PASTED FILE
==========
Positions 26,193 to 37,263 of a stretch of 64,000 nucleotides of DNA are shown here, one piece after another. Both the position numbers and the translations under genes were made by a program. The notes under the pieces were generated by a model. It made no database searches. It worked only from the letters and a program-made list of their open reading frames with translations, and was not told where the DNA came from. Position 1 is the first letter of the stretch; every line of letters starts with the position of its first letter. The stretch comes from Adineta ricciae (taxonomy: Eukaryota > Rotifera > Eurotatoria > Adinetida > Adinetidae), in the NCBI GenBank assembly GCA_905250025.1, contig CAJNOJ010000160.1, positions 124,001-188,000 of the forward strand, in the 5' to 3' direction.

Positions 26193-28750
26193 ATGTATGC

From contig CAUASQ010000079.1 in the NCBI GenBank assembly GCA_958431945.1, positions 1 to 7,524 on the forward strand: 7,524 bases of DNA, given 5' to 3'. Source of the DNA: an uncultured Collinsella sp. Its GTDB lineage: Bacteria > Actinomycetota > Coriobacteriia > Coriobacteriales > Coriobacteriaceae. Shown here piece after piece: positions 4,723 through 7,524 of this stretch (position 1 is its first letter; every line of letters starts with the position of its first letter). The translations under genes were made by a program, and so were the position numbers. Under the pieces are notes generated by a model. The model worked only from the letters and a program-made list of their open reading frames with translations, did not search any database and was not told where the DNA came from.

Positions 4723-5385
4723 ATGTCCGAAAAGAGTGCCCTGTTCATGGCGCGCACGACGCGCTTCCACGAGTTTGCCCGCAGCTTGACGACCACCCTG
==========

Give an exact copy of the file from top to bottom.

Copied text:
Positions 26,193 to 37,263 of a stretch of 64,000 nucleotides of DNA are shown here, one piece after another. Both the position numbers and the translations under genes were made by a program. The notes under the pieces were generated by a model. It made no database searches. It worked only from the letters and a program-made list of their open reading frames with translations, and was not told where the DNA came from. Position 1 is the first letter of the stretch; every line of letters starts with the position of its first letter. The stretch comes from Adineta ricciae (taxonomy: Eukaryota > Rotifera > Eurotatoria > Adinetida > Adinetidae), in the NCBI GenBank assembly GCA_905250025.1, contig CAJNOJ010000160.1, positions 124,001-188,000 of the forward strand, in the 5' to 3' direction.

Positions 26193-28750
26193 ATGTATGC

From contig CAUASQ010000079.1 in the NCBI GenBank assembly GCA_958431945.1, positions 1 to 7,524 on the forward strand: 7,524 bases of DNA, given 5' to 3'. Source of the DNA: an uncultured Collinsella sp. Its GTDB lineage: Bacteria > Actinomycetota > Coriobacteriia > Coriobacteriales > Coriobacteriaceae. Shown here piece after piece: positions 4,723 through 7,524 of this stretch (position 1 is its first letter; every line of letters starts with the position of its first letter). The translations under genes were made by a program, and so were the position numbers. Under the pieces are notes generated by a model. The model worked only from the letters and a program-made list of their open reading frames with translations, did not search any database and was not told where the DNA came from.

Positions 4723-5385
4723 ATGTCCGAAAAGAGTGCCCTGTTCATGGCGCGCACGACGCGCTTCCACGAGTTTGCCCGCAGCTTGACGACCACCCTG